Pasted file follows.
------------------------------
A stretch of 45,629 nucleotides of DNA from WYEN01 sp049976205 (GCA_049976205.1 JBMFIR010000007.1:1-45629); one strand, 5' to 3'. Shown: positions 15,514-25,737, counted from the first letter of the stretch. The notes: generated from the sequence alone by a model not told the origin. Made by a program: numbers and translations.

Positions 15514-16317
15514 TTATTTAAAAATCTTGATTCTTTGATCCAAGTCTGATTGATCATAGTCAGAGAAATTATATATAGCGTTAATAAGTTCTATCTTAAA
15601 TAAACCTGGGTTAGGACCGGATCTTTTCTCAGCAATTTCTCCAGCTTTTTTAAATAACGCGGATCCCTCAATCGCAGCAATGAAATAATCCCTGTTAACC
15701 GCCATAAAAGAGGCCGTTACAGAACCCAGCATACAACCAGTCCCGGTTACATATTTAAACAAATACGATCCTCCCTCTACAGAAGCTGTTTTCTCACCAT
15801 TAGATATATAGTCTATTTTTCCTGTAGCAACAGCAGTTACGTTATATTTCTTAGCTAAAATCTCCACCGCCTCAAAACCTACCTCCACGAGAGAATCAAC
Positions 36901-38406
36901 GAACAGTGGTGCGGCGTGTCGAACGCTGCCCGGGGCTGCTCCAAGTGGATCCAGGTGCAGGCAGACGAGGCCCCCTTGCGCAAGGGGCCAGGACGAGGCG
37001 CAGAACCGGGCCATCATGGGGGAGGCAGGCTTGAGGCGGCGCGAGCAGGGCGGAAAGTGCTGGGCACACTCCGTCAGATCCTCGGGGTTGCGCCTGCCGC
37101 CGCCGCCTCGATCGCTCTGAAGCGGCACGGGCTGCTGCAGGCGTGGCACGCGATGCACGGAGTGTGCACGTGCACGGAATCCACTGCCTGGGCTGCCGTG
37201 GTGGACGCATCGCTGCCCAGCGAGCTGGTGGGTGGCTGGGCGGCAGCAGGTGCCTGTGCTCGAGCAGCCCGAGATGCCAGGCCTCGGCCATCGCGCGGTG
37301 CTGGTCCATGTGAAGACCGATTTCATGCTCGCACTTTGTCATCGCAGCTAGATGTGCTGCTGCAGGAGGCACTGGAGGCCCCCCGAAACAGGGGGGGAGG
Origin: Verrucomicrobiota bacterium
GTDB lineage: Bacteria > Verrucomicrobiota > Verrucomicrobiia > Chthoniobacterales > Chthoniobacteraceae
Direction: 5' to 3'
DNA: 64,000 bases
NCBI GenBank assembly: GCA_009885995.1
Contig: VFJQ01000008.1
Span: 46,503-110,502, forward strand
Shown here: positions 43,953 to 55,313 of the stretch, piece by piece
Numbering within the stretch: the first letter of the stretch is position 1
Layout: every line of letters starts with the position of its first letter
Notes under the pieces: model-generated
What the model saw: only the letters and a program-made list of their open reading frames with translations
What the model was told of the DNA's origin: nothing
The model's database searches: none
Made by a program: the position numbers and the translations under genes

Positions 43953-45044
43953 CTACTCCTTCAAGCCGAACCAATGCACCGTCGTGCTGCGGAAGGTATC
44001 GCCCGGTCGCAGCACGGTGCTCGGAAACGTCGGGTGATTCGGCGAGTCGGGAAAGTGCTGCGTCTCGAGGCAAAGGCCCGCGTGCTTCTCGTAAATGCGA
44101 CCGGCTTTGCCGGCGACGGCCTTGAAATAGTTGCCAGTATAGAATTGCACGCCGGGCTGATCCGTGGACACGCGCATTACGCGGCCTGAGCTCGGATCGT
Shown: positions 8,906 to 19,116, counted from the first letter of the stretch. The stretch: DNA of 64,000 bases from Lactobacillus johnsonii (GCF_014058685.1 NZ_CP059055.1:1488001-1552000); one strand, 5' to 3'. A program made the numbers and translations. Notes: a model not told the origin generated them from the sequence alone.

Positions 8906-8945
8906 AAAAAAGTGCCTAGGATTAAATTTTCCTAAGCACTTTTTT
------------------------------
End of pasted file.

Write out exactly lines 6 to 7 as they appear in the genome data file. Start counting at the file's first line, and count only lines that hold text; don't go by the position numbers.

15801 TAGATATATAGTCTATTTTTCCTGTAGCAACAGCAGTTACGTTATATTTCTTAGCTAAAATCTCCACCGCCTCAAAACCTACCTCCACGAGAGAATCAAC
Positions 36901-38406